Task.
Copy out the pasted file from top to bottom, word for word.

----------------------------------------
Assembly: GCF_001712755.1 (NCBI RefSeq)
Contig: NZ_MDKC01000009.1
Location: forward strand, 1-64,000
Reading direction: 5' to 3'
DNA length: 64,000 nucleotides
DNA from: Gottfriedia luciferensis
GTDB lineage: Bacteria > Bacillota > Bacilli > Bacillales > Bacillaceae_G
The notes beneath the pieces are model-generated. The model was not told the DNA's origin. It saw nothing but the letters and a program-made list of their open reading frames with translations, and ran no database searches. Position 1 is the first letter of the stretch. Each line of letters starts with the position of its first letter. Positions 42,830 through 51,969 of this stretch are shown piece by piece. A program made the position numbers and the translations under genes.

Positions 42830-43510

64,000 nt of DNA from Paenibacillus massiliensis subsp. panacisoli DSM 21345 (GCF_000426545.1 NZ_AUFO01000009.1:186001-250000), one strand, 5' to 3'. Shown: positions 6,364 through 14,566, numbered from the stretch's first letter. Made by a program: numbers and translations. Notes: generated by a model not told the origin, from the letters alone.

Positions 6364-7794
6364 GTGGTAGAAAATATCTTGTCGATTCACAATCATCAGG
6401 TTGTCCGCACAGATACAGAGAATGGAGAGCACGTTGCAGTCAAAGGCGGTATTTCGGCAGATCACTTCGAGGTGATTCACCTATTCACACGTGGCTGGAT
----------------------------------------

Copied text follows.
Assembly: GCF_001712755.1 (NCBI RefSeq)
Contig: NZ_MDKC01000009.1
Location: forward strand, 1-64,000
Reading direction: 5' to 3'
DNA length: 64,000 nucleotides
DNA from: Gottfriedia luciferensis
GTDB lineage: Bacteria > Bacillota > Bacilli > Bacillales > Bacillaceae_G
The notes beneath the pieces are model-generated. The model was not told the DNA's origin. It saw nothing but the letters and a program-made list of their open reading frames with translations, and ran no database searches. Position 1 is the first letter of the stretch. Each line of letters starts with the position of its first letter. Positions 42,830 through 51,969 of this stretch are shown piece by piece. A program made the position numbers and the translations under genes.

Positions 42830-43510

64,000 nt of DNA from Paenibacillus massiliensis subsp. panacisoli DSM 21345 (GCF_000426545.1 NZ_AUFO01000009.1:186001-250000), one strand, 5' to 3'. Shown: positions 6,364 through 14,566, numbered from the stretch's first letter. Made by a program: numbers and translations. Notes: generated by a model not told the origin, from the letters alone.

Positions 6364-7794
6364 GTGGTAGAAAATATCTTGTCGATTCACAATCATCAGG
6401 TTGTCCGCACAGATACAGAGAATGGAGAGCACGTTGCAGTCAAAGGCGGTATTTCGGCAGATCACTTCGAGGTGATTCACCTATTCACACGTGGCTGGAT